17. exchemist Valued Senior Member

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    This link explains what it means: https://en.wikipedia.org/wiki/Metaphysical_naturalism

    There is a distinction between metaphysical (or philosophical) naturalism and methodogical naturalism.

    The scientific method requires the latter. It does not require the former.
     
  18. Michael 345 New year. PRESENT is 70 years old Valued Senior Member

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    I'll still go with oxymoron

    You may not have noticed I tend to be go for simple stuff (YES because I am.........)

    The Universe according to Michael 345

    The Universe is stuff which is detectectible and measurable

    Stuff operates by physics, of which we have a sizable collection. Some stuff does not appear to operate by physics so in my world us Minions just have not found those physics to add to our collection YET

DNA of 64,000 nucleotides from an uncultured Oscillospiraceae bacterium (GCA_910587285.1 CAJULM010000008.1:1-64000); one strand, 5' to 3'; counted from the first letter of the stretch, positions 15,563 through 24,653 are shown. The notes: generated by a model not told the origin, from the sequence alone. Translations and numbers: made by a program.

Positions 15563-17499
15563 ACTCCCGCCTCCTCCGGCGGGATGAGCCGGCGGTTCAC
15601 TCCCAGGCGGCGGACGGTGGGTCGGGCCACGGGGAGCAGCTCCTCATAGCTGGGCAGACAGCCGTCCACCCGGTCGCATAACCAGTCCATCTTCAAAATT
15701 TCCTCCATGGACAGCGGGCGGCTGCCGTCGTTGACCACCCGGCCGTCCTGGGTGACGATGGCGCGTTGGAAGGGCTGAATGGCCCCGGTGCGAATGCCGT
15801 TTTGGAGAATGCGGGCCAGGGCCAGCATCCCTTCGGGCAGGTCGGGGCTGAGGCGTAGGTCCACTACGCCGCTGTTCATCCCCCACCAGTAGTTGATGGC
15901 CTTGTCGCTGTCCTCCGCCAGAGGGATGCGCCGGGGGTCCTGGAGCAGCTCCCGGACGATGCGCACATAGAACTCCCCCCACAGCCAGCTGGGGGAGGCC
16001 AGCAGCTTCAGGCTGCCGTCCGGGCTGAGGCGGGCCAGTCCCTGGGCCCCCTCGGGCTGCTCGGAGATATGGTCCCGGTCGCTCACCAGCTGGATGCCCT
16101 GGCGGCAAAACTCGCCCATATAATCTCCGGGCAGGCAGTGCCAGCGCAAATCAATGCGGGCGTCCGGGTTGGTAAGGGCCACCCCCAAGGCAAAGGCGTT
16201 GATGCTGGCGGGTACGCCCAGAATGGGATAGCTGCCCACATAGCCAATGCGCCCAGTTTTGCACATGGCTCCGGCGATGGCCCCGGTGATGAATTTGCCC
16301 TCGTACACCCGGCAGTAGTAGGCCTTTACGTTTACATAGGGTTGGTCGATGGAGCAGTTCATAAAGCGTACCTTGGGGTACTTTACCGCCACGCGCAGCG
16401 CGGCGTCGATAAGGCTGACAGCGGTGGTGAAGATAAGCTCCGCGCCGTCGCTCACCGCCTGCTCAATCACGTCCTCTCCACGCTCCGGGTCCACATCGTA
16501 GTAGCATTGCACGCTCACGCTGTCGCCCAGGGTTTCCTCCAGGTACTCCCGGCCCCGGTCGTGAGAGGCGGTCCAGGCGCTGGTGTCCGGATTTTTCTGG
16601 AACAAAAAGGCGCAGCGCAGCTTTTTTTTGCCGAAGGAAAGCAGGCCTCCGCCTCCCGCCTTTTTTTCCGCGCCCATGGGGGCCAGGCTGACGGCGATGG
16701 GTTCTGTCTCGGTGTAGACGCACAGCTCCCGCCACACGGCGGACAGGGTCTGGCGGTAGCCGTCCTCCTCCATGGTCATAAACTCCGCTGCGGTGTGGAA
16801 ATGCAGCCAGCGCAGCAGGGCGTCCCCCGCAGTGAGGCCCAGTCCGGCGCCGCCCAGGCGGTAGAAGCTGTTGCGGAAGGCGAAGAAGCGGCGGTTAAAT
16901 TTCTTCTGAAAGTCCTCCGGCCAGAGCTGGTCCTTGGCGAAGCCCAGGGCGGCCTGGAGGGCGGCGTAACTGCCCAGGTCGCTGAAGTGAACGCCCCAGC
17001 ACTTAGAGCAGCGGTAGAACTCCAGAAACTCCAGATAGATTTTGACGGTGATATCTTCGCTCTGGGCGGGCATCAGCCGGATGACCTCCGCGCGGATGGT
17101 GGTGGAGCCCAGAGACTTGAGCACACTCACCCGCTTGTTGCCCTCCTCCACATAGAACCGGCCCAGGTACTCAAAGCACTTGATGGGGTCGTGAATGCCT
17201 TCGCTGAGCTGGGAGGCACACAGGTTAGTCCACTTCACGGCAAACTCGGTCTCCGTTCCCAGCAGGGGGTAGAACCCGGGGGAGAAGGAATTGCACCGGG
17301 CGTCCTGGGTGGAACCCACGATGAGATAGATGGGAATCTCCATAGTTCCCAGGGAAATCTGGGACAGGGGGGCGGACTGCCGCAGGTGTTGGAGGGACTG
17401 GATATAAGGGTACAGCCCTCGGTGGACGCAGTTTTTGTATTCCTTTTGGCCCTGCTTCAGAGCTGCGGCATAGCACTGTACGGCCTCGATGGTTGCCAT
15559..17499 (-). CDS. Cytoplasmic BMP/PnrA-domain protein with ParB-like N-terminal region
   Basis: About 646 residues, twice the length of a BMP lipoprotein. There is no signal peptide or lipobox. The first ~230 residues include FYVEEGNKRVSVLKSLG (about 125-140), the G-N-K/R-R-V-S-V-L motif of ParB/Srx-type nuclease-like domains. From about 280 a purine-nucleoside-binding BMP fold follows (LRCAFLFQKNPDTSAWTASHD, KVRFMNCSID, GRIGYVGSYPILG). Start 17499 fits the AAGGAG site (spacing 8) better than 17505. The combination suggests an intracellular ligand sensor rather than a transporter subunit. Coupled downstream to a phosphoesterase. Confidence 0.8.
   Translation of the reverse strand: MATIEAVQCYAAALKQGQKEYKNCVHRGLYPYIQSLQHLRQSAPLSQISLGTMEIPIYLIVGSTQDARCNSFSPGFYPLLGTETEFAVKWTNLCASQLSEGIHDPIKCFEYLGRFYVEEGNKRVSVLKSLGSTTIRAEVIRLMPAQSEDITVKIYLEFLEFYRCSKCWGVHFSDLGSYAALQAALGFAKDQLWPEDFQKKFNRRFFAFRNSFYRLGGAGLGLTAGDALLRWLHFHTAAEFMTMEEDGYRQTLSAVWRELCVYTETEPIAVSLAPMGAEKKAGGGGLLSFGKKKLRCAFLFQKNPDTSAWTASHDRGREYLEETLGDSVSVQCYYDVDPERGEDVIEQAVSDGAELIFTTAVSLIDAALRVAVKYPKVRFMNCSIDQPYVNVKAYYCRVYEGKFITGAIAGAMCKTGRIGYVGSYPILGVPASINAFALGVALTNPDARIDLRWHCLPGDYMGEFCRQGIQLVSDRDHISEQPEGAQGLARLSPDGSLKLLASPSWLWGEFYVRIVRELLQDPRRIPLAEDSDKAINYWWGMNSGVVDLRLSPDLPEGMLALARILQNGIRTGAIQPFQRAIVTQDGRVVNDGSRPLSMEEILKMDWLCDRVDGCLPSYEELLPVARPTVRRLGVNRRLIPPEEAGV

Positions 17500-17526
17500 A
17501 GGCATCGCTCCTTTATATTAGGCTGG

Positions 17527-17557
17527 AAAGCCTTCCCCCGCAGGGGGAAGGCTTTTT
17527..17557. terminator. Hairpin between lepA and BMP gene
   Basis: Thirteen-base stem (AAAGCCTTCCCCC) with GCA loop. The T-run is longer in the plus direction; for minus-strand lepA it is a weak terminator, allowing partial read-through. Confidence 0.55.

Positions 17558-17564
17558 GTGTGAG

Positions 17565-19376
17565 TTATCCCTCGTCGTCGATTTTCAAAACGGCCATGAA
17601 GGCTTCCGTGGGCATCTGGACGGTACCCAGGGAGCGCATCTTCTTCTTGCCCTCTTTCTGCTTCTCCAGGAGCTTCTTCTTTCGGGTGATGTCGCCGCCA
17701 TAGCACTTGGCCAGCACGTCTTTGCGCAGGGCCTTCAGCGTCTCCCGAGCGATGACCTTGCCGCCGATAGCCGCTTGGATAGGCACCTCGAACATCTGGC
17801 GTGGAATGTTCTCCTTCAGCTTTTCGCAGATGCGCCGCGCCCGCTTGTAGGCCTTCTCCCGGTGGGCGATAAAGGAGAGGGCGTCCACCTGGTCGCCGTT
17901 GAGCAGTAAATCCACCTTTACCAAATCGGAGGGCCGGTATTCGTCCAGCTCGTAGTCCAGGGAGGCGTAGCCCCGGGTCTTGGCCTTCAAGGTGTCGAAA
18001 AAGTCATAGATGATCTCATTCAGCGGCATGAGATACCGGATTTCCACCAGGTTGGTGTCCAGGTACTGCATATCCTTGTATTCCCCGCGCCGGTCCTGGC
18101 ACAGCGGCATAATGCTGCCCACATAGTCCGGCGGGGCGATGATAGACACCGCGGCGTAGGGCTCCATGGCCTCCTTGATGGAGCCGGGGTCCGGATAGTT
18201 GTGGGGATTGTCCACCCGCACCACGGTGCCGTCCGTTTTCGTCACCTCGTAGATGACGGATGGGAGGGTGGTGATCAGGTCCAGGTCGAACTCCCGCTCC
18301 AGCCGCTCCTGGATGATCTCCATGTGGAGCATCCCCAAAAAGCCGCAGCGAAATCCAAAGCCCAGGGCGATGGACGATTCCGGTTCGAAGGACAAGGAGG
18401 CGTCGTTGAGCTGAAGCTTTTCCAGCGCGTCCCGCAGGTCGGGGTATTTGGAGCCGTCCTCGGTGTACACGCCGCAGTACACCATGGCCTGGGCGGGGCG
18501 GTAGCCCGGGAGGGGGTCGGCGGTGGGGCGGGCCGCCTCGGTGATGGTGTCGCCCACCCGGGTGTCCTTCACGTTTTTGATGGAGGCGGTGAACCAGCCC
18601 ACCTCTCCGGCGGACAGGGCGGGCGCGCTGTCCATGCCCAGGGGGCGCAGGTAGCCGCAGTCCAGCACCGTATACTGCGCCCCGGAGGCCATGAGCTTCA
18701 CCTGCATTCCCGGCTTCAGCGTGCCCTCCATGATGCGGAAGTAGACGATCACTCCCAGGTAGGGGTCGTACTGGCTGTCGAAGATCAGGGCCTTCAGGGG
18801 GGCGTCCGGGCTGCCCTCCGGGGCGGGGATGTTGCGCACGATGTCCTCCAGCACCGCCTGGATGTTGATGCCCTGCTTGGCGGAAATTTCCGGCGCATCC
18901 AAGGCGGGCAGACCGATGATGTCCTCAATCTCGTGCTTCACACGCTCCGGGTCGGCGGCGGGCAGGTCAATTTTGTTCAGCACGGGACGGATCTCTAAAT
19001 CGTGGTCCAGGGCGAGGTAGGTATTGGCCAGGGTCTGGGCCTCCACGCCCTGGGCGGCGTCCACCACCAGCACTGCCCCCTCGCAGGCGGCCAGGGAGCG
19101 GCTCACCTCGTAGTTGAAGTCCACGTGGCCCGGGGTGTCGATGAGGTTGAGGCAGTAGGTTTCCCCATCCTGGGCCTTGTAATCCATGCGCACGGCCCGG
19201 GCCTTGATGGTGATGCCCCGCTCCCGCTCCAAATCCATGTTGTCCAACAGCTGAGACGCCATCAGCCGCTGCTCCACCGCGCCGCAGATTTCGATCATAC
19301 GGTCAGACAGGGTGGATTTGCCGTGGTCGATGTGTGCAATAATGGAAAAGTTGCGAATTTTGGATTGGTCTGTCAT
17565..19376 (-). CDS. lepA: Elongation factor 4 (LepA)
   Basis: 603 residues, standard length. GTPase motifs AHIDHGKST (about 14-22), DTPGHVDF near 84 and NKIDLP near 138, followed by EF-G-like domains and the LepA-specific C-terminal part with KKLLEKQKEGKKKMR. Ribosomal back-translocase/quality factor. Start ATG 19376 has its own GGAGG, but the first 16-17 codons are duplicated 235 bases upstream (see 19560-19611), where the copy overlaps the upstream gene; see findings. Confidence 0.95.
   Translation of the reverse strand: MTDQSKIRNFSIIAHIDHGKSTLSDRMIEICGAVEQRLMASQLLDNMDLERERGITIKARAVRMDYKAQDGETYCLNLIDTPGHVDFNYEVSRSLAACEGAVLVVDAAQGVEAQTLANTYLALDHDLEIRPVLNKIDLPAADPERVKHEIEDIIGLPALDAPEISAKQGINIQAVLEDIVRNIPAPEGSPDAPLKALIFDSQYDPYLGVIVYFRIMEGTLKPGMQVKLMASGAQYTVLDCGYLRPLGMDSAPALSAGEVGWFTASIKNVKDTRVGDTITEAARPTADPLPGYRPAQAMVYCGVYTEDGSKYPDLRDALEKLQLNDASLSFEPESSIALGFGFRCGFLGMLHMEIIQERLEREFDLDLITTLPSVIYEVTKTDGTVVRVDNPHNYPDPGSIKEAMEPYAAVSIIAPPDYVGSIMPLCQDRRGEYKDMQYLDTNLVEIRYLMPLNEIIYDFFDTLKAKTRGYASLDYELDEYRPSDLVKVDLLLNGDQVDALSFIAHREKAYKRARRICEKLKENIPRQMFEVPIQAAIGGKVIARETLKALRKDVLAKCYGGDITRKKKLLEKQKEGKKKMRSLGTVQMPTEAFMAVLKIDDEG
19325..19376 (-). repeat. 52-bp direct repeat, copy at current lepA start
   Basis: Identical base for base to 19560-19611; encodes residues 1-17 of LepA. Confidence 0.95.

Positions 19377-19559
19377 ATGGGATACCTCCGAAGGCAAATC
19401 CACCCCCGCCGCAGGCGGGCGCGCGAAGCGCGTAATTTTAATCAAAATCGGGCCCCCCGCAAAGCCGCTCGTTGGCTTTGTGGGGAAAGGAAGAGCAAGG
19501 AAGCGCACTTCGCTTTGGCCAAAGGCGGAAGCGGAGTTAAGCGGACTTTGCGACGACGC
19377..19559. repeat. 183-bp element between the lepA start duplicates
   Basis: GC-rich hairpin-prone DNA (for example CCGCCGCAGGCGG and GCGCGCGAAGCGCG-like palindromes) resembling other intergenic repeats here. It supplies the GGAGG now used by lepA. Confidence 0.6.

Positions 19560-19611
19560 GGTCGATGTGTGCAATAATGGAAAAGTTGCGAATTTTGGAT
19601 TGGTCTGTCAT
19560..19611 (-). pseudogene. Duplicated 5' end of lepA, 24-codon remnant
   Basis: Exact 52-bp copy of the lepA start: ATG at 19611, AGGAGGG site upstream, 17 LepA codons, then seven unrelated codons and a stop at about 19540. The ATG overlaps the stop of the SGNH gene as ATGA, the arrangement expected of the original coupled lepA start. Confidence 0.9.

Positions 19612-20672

Everything else is waffle

    Unfortunately waffle exceeds stuff which is detectectible and measurable

    Stuff has a handicap in that it is finite

    Waffle, being nothing, extends forever and is constantly being reclassified as another trend or fad or such

    Why not? it is extremely low cost and can be thought up in the comfort of your own house

    I'm ranting again

    Must be coffee moment

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  19. exchemist Valued Senior Member

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    OK, it is your choice to adopt a physicalist, or metaphysical naturalist, worldview. Fair enough.
     
  20. Yazata Valued Senior Member

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    I used the phrase "metaphysical naturalism"

    I suppose that's true if we interpret 'metaphysics' in the sense of 'higher planes' or whatever it is that one finds in 'metaphysical bookstores'. (Do metaphysical bookstores exist any longer? Do bookstores exist any longer?)